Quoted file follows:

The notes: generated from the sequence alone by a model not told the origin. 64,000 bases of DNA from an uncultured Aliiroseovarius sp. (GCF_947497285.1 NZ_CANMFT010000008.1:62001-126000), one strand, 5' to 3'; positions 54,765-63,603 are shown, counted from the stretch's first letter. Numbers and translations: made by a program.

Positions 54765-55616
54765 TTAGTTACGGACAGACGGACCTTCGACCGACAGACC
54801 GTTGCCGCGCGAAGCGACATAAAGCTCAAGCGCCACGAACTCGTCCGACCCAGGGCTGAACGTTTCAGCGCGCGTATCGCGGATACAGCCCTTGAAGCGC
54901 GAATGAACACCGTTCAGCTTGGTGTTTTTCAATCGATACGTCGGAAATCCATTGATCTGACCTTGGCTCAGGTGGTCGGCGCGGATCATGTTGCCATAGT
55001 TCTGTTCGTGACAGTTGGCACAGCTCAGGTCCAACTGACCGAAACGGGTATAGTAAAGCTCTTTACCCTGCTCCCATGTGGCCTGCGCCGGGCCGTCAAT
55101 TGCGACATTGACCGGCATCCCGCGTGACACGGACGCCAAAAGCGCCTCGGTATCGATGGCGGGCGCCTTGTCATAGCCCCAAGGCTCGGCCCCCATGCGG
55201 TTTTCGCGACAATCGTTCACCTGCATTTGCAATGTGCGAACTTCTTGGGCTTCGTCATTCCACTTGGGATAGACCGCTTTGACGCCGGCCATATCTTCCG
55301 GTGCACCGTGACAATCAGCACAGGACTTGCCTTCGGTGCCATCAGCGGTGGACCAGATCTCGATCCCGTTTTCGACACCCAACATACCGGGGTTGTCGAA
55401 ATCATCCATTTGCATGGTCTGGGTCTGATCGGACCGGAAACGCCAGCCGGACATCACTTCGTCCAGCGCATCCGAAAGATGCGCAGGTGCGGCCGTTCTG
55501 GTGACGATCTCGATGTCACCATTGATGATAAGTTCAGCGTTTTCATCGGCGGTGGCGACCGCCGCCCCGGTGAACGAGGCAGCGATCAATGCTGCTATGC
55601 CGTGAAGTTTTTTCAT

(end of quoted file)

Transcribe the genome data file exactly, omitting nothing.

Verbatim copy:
The notes: generated from the sequence alone by a model not told the origin. 64,000 bases of DNA from an uncultured Aliiroseovarius sp. (GCF_947497285.1 NZ_CANMFT010000008.1:62001-126000), one strand, 5' to 3'; positions 54,765-63,603 are shown, counted from the stretch's first letter. Numbers and translations: made by a program.

Positions 54765-55616
54765 TTAGTTACGGACAGACGGACCTTCGACCGACAGACC
54801 GTTGCCGCGCGAAGCGACATAAAGCTCAAGCGCCACGAACTCGTCCGACCCAGGGCTGAACGTTTCAGCGCGCGTATCGCGGATACAGCCCTTGAAGCGC
54901 GAATGAACACCGTTCAGCTTGGTGTTTTTCAATCGATACGTCGGAAATCCATTGATCTGACCTTGGCTCAGGTGGTCGGCGCGGATCATGTTGCCATAGT
55001 TCTGTTCGTGACAGTTGGCACAGCTCAGGTCCAACTGACCGAAACGGGTATAGTAAAGCTCTTTACCCTGCTCCCATGTGGCCTGCGCCGGGCCGTCAAT
55101 TGCGACATTGACCGGCATCCCGCGTGACACGGACGCCAAAAGCGCCTCGGTATCGATGGCGGGCGCCTTGTCATAGCCCCAAGGCTCGGCCCCCATGCGG
55201 TTTTCGCGACAATCGTTCACCTGCATTTGCAATGTGCGAACTTCTTGGGCTTCGTCATTCCACTTGGGATAGACCGCTTTGACGCCGGCCATATCTTCCG
55301 GTGCACCGTGACAATCAGCACAGGACTTGCCTTCGGTGCCATCAGCGGTGGACCAGATCTCGATCCCGTTTTCGACACCCAACATACCGGGGTTGTCGAA
55401 ATCATCCATTTGCATGGTCTGGGTCTGATCGGACCGGAAACGCCAGCCGGACATCACTTCGTCCAGCGCATCCGAAAGATGCGCAGGTGCGGCCGTTCTG
55501 GTGACGATCTCGATGTCACCATTGATGATAAGTTCAGCGTTTTCATCGGCGGTGGCGACCGCCGCCCCGGTGAACGAGGCAGCGATCAATGCTGCTATGC
55601 CGTGAAGTTTTTTCAT